The Biden Administration is gearing up to deliver $300 billion in student loan forgiveness.
Unlike pandemic stimulus checks, retail investors are unlikely to use debt relief to rush into stocks.
Individual investors now have to contend with hot inflation and a slump in asset prices.
The US government’s $300 billion student loan forgiveness plan will provide financial relief to millions of Americans, but don’t expect a replay of the “stimmy” boom of retail investors who used pandemic stimulus checks to load up on stocks and cryptocurrencies, market experts told Insider.
“I don’t expect it to ignite a new meme-stock rally. These are monthly payments that will lead to some of those assets flowing into the market over time that otherwise would have gone to pay off debt. I don’t think there’s going to be a big wave of capital rushing into the markets,” Richard Smith, CEO of RiskSmitha risk-assessment tool for retail investors, told Insider.
“While the effects of debt forgiveness may help re-kindle interest in highly speculative assets such as crypto or meme stocks by the younger generations, we believe the impact will be smaller than during the distribution of government stimulus checks,” Marco Iachini, senior vice president of research at Vanda Research, said in emailed comments. Vanda tracks US retail investing activity in individual stocks and ETFs.
Debt forgiveness “will probably have a marginally positive impact on middle- and lower-income consumers over the long-run, but it is unlikely to have a meaningful impact on the economy or stock market near-term,” said Ross Mayfield, investment strategy analyst at Baird.
Retail investors stormed the stock market in 2021 as they drove huge gains in meme stocks including GameStop, AMC Entertainmentand Bed Bath & Beyond. Many young people used stimulus- or “stimmy”- money to battle hedge funds shorting such stocks.
Student debt forgiveness applications will start in October and about 8 million people will be processed automatically. During the pandemic, the government sent three rounds of stimulus checks, and individual tax filers received a total of $3,200 between April 2020 and March 2021 via checks or bank deposits.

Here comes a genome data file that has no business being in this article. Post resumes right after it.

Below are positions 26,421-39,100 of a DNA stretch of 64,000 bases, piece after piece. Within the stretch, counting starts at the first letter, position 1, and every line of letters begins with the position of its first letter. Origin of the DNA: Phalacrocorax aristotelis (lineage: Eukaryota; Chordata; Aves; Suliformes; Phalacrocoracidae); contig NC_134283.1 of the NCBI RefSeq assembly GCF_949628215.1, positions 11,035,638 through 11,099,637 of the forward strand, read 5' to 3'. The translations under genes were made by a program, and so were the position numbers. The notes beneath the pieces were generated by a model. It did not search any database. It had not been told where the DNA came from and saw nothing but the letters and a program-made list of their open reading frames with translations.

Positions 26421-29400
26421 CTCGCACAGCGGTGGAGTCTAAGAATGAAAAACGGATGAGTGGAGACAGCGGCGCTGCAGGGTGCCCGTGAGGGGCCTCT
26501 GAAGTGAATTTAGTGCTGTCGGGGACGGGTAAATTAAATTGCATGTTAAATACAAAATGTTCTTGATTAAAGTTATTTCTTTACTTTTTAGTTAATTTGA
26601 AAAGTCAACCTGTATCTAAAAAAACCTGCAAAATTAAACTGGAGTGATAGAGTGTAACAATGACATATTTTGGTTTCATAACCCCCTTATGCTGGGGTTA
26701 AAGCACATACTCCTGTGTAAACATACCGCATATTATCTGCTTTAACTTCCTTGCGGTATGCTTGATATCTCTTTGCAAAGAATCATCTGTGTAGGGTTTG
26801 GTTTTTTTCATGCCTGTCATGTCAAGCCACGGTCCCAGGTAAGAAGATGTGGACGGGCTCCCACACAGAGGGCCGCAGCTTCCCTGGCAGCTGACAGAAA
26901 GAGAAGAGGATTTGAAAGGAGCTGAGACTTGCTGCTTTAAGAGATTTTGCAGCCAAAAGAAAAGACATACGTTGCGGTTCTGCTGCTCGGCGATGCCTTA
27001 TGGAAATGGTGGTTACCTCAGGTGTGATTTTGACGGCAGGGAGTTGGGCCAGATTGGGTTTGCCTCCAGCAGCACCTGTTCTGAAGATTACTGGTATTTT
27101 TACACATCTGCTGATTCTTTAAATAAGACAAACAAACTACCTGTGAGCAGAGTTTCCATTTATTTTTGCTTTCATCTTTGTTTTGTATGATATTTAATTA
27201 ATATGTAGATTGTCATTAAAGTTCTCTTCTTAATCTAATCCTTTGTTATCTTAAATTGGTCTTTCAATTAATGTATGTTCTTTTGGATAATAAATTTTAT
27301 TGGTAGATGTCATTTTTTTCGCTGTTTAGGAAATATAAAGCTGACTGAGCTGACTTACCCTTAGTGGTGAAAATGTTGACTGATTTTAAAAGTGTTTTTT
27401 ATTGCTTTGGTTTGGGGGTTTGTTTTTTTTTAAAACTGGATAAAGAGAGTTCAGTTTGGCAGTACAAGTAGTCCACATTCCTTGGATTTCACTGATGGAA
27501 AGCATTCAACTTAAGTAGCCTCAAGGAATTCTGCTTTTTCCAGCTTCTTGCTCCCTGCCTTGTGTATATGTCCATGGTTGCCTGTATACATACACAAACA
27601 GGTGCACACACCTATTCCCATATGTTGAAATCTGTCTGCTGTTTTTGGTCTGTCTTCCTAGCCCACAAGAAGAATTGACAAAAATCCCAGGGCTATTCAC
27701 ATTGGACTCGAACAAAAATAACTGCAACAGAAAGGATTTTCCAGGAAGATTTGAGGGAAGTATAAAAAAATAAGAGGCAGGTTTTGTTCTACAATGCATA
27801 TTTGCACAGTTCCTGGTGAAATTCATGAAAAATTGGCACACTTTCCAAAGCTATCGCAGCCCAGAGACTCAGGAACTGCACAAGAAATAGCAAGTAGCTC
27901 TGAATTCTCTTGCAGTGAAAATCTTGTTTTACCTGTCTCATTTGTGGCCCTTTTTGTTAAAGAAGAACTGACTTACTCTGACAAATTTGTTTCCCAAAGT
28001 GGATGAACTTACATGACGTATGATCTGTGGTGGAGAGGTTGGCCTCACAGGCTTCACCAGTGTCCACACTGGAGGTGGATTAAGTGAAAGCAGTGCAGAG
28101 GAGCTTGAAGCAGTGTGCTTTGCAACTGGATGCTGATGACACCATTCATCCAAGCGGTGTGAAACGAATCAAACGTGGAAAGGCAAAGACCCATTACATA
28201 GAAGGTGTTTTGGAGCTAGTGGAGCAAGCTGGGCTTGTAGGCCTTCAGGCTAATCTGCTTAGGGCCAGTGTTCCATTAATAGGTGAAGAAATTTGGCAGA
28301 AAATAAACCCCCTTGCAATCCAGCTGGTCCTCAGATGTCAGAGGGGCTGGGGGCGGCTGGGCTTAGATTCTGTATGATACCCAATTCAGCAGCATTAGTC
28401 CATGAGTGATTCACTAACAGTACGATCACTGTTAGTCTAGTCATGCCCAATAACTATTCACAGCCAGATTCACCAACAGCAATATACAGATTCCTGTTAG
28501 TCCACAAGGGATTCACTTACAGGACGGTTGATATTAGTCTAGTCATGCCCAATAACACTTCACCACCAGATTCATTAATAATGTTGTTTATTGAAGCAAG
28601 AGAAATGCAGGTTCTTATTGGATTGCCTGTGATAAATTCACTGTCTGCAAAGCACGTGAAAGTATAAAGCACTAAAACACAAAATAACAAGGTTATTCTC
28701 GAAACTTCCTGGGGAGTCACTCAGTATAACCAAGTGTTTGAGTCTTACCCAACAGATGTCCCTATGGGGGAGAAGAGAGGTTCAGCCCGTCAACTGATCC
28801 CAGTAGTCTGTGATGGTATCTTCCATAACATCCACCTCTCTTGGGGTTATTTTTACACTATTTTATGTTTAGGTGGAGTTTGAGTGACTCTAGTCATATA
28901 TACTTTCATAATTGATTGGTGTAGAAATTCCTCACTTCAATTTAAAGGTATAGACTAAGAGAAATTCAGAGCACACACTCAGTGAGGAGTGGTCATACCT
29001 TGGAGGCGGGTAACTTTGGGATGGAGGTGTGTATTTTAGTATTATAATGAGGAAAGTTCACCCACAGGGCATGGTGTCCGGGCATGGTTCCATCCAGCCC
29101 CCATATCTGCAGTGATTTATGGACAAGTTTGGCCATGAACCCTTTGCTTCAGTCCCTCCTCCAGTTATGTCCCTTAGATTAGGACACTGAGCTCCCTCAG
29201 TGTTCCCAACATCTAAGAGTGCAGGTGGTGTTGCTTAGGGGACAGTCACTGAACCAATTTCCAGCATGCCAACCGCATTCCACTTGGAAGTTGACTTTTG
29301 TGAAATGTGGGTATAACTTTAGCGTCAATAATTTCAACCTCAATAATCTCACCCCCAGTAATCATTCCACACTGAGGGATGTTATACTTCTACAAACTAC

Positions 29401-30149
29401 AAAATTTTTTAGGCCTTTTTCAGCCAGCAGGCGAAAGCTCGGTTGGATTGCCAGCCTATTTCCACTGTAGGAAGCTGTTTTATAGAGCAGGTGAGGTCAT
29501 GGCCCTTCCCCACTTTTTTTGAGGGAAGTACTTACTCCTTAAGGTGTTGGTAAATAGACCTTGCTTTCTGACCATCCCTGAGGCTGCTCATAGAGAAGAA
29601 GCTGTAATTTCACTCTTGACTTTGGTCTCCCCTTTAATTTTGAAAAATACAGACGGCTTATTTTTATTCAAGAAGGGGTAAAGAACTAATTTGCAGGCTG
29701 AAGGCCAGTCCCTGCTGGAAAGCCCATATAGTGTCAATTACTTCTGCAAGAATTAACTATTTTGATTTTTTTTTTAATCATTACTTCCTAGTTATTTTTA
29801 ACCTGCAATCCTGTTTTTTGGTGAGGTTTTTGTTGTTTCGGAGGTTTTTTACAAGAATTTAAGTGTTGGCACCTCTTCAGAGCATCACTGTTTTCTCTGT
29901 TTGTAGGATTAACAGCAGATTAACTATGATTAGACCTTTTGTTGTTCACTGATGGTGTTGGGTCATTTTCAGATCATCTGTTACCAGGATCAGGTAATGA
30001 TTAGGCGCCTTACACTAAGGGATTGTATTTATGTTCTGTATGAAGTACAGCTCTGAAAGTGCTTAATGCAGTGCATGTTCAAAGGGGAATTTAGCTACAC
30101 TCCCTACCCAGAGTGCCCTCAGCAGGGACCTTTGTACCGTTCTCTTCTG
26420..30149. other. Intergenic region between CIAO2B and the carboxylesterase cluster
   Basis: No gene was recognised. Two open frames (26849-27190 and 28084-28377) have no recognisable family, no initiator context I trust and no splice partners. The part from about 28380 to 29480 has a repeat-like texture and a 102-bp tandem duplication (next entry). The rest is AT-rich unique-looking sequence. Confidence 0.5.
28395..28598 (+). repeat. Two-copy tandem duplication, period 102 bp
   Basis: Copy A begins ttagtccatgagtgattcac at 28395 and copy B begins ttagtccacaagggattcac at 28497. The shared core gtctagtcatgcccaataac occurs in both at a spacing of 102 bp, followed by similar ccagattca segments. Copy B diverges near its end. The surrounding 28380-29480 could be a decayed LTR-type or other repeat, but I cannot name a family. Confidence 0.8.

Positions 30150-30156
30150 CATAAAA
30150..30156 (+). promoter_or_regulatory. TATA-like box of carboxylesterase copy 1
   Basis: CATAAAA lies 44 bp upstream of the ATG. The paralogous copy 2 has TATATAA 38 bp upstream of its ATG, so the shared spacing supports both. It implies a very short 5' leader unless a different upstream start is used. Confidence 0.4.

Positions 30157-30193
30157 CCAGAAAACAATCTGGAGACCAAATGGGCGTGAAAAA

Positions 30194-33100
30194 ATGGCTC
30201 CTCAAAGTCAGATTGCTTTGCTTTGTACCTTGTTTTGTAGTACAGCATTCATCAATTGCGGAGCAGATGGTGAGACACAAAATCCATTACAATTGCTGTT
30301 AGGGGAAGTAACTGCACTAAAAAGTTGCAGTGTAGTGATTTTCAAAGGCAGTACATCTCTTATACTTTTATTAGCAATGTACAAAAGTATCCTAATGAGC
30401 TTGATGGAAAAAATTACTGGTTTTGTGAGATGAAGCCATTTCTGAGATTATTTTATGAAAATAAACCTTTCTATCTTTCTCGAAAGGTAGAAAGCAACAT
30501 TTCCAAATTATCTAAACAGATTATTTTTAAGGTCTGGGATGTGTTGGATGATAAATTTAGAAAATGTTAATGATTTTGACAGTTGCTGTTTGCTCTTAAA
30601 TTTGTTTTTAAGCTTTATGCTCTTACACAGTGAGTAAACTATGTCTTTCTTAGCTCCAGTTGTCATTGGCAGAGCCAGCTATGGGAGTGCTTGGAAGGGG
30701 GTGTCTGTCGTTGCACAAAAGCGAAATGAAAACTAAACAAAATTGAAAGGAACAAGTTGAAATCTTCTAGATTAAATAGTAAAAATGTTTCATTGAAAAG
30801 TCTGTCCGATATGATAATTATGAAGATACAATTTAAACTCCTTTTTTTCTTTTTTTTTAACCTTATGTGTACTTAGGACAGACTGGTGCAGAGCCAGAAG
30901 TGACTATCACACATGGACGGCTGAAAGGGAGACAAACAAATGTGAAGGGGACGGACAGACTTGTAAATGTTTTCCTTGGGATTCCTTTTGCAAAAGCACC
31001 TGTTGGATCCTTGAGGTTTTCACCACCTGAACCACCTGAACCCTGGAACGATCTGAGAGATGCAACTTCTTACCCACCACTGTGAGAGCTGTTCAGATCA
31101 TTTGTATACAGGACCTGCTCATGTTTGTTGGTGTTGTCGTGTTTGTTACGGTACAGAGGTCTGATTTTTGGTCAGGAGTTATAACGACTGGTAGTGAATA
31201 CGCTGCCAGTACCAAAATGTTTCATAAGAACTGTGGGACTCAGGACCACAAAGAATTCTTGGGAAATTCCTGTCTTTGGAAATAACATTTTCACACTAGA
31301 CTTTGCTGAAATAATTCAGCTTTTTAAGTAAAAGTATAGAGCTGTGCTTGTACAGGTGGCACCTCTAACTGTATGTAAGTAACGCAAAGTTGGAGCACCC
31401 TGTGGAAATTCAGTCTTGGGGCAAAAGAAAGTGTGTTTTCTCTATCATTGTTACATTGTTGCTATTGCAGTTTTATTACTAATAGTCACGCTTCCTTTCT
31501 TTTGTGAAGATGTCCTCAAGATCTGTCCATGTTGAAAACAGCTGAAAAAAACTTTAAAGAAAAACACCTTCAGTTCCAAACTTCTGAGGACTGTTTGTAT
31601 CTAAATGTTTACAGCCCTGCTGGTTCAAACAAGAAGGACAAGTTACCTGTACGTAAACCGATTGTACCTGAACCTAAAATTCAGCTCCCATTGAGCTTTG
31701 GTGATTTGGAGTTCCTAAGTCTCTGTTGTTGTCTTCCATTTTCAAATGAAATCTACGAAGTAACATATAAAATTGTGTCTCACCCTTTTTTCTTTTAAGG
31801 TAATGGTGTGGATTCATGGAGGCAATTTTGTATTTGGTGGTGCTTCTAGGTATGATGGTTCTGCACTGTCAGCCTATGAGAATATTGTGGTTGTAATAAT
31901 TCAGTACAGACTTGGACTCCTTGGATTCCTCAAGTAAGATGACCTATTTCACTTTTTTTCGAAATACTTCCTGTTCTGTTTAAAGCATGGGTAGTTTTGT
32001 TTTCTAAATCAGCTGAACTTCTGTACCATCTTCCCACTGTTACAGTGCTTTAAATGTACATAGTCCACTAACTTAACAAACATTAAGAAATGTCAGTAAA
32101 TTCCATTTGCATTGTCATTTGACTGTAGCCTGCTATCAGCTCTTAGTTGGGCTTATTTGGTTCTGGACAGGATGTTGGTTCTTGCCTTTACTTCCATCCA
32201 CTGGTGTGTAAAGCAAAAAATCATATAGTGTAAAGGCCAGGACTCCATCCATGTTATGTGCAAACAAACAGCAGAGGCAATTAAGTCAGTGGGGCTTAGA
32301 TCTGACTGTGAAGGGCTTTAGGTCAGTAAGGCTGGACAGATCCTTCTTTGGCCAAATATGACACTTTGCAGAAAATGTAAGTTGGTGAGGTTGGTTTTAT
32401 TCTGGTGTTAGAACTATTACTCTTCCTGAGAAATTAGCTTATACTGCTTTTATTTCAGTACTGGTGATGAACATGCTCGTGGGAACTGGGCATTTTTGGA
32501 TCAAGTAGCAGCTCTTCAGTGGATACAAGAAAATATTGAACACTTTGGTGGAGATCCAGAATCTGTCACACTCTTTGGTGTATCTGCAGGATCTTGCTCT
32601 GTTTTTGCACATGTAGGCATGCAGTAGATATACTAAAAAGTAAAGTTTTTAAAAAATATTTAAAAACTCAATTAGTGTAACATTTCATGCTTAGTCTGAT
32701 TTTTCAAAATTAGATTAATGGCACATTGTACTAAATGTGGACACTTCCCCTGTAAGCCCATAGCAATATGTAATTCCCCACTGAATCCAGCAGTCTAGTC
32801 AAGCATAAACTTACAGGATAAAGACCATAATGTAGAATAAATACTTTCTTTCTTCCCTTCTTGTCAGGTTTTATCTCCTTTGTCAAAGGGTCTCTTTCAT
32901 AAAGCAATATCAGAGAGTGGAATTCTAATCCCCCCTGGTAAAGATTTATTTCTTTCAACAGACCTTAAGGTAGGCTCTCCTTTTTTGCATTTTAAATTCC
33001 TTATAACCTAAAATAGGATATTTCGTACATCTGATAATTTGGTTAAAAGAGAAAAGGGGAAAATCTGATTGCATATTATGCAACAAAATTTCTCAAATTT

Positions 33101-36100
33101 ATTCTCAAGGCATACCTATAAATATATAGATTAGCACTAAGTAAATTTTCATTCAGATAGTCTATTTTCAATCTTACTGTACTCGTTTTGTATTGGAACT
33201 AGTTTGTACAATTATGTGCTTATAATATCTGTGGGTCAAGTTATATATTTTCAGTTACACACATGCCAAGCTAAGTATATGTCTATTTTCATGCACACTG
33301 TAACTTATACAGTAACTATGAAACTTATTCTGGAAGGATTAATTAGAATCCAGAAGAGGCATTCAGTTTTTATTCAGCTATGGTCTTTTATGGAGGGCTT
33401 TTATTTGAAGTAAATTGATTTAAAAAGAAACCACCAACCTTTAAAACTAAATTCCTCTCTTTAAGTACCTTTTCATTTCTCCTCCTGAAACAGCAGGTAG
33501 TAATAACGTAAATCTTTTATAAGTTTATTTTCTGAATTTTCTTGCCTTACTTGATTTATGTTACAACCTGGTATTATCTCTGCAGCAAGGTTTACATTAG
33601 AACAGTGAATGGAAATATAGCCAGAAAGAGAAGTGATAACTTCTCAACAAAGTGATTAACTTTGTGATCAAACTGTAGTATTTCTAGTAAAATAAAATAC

“Those checks replenished cash accounts as soon as they hit citizens’ mailboxes,” said Iachini. From an implementation perspective, loan borrowers may not see the impact until the end of 2022 or early in the first quarter of 2023, he said.
The average monthly student loan payment is around $400-$500, including private loans compared with the stimulus impact of $3,200 for each adult, Vanda said.
“It would therefore take about 6-8 months on average to reach the same impact while the eligible share of beneficiaries (% of population) is smaller relative to the wide reach of stimulus checks,” Iachini wrote.
An estimated $100 billion of the $800 billion total from stimulus checks made its way to the stock market, according to a working paper co-authored by an economist at Harvard Business School and two finance professors at NYU’s Stern School of Business published in March.
The newfound money energized retail investors with millions of them stuck working from home, or out of work, because of COVID. Alongside the meme-stock craze, bitcoin climbed to a record above $68,000 in November 2021.
But retail investors are in a different place compared to 2021 when the S&P 500 flew up nearly 27%. Stocks have since plunged into a bear market. There’s been a resurgence in meme-stock activity led by Bed Bath & Beyond, but Vanda said speculative buying looks set to wane through the rest of 2022.
Inflation will be a major reason why many loan borrowers won’t reallocate forgiven debt payments to stocks or cryptocurrencies.
“In the last 12 months, the cost of everything else they buy has gone up – the cost of gasoline, cost of food, mortgage rates. So I suspect that some of that $300 billion will probably be used just to offset some of the cost of living increases,” David Sacco, practitioner in residence of finance at the Pompea College of Business at the University of New Haven, told Insider.
“People are more risk-sensitive because they’ve been burned,” said Smith. “Bitcoin went [down] to $19,000. Lots of risk-on bets that were very popular during the pandemic are down and people are underwater on those positions.”
Repayments for federal student loans will restart in January 2023. A March survey by Student Loan Hero found that 6% of respondents used paused repayment money to invest in the stock market, well below the 52% who used the money to pay for rent and other household expenses.
“I do believe that whatever [debt-forgiveness] money does go into the investment side of things will probably go into more traditional, safer investments,” said Sacco.
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